No tax concession does less to stimulate innovation or employment than the capital gains tax exemption on luxury homes. Indeed, by encouraging the most wealthy Australians to park billions of dollars in spare bedrooms that gather dust and detritus from Christmases past, the exemption simply diverts capital away from productive uses.
The single largest tax concession in the revenue strapped Australian Federal Budget is the Capital Gains Tax (CGT) exemption on the primary residence. The exemption forgoes $46 billion annually – a greater sum than the government spends on the Age Pension, Defence or Medicare.
A new report by The Australia Institute, with modelling commissioned from NATSEM, also reveals that the top 20% of income by household reap more than half of the benefit of the CGT exemption (see figure 1 below).
The largest tax concession in Australia is the capital gains tax (CGT) exemption for themain residence. Last year it cost the budget $46 billion and is predicted to cost the budget $189 billion over the next four years. Each year the cost of the CGT exemption on for the main residence costs the federal budget more than Defence, Education or Medicare.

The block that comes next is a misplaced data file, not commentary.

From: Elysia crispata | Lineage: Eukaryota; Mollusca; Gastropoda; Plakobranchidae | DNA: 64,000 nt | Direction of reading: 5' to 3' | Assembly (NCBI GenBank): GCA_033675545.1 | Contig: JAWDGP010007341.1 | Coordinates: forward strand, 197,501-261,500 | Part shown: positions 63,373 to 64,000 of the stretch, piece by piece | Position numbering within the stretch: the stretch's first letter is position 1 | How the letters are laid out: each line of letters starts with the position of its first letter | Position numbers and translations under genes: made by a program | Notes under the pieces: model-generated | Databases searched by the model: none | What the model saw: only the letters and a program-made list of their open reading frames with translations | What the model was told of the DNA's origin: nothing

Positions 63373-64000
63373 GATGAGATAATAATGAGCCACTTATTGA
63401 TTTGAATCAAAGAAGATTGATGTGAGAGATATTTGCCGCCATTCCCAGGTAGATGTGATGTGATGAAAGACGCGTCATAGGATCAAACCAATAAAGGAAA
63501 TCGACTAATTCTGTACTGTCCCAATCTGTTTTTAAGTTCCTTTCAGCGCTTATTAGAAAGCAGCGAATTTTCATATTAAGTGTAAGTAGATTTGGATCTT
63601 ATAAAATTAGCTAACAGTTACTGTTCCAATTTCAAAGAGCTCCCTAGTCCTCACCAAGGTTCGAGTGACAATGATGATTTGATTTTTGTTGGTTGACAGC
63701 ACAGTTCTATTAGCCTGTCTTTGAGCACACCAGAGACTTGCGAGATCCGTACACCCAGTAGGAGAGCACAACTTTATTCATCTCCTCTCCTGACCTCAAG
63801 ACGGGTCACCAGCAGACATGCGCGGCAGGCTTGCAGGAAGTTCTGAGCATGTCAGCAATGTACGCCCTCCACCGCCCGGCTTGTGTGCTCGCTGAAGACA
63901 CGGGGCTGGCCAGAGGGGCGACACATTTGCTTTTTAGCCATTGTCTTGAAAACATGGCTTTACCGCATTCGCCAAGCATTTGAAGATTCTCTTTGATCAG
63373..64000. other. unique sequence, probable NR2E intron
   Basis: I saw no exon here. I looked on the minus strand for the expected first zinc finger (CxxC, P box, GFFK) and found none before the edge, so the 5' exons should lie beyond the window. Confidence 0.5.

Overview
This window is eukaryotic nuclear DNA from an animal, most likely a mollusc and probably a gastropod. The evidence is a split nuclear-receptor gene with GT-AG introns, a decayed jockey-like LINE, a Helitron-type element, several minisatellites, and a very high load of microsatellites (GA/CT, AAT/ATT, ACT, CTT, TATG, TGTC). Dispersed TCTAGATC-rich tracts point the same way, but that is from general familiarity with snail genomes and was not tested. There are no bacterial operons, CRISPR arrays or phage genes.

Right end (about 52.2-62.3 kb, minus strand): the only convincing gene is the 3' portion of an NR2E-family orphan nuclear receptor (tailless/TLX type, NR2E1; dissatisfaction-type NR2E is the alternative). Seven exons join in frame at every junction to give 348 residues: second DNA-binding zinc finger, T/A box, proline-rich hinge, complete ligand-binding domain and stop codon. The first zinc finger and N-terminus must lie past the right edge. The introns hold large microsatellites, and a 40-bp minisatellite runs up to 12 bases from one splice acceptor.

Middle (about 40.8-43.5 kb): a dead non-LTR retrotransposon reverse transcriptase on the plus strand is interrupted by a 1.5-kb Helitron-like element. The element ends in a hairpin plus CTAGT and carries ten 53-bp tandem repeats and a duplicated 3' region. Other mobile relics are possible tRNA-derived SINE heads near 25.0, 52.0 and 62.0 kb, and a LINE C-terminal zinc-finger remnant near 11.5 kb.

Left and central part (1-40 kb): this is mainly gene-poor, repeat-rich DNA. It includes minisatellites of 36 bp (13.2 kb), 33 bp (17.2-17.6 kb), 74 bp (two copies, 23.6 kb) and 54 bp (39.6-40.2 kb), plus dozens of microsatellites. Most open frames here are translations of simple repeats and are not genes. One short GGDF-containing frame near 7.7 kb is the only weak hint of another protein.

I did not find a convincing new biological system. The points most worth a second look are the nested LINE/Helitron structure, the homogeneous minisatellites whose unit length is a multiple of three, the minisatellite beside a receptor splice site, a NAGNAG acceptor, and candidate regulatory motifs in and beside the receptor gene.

With the government looking for budget savings that do not disproportionately impact low income households, it is appropriate to look at this very large tax concession.
Polling in key Liberal and National Party seats shows strong opposition to reducing Sunday penalty rates for retail workers, according to new ReachTEL polling commissioned by The Australia Institute.
Polling conducted across the electorates of Page, New England, Warringah and Dickson on 17th December shows that between 65% and 79% of people in these electorates want Sunday penalty rates in the retail industry kept the same or increased.
“The research underscores the political difficulty any Government faces if they allow Sunday penalty rates to be cut,” said Ben Oquist, Executive Director of The Australia Institute.
Conservative electorates back a switch to 100% renewables by 2030 and a global moratorium on new coal mines, according to new ReachTEL polling commissioned by The Australia Institute.
A moratorium on new coal mines is backed by voters in heartland conservative Liberal and National party seats.